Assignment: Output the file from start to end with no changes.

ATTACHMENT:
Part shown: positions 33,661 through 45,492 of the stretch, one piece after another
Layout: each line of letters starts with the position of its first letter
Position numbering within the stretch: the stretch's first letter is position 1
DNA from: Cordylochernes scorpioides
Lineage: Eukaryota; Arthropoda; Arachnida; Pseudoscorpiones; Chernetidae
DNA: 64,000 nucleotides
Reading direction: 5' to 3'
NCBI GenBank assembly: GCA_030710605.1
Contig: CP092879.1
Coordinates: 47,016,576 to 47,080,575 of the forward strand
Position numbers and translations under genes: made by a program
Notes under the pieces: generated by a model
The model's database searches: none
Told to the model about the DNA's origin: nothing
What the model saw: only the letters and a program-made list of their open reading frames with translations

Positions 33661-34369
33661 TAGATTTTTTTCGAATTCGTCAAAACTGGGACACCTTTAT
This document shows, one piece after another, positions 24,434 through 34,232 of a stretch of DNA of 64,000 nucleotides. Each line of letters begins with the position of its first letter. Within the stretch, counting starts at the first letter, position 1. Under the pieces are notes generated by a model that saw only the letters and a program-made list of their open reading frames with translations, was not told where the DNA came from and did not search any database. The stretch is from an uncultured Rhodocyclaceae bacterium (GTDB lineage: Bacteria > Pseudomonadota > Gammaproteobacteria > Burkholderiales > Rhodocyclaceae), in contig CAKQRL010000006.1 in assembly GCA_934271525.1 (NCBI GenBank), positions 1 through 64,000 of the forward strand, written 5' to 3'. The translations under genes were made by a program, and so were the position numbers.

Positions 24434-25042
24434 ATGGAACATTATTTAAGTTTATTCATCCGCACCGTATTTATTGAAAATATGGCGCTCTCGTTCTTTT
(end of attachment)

Part shown: positions 33,661 through 45,492 of the stretch, one piece after another
Layout: each line of letters starts with the position of its first letter
Position numbering within the stretch: the stretch's first letter is position 1
DNA from: Cordylochernes scorpioides
Lineage: Eukaryota; Arthropoda; Arachnida; Pseudoscorpiones; Chernetidae
DNA: 64,000 nucleotides
Reading direction: 5' to 3'
NCBI GenBank assembly: GCA_030710605.1
Contig: CP092879.1
Coordinates: 47,016,576 to 47,080,575 of the forward strand
Position numbers and translations under genes: made by a program
Notes under the pieces: generated by a model
The model's database searches: none
Told to the model about the DNA's origin: nothing
What the model saw: only the letters and a program-made list of their open reading frames with translations

Positions 33661-34369
33661 TAGATTTTTTTCGAATTCGTCAAAACTGGGACACCTTTAT
This document shows, one piece after another, positions 24,434 through 34,232 of a stretch of DNA of 64,000 nucleotides. Each line of letters begins with the position of its first letter. Within the stretch, counting starts at the first letter, position 1. Under the pieces are notes generated by a model that saw only the letters and a program-made list of their open reading frames with translations, was not told where the DNA came from and did not search any database. The stretch is from an uncultured Rhodocyclaceae bacterium (GTDB lineage: Bacteria > Pseudomonadota > Gammaproteobacteria > Burkholderiales > Rhodocyclaceae), in contig CAKQRL010000006.1 in assembly GCA_934271525.1 (NCBI GenBank), positions 1 through 64,000 of the forward strand, written 5' to 3'. The translations under genes were made by a program, and so were the position numbers.

Positions 24434-25042
24434 ATGGAACATTATTTAAGTTTATTCATCCGCACCGTATTTATTGAAAATATGGCGCTCTCGTTCTTTT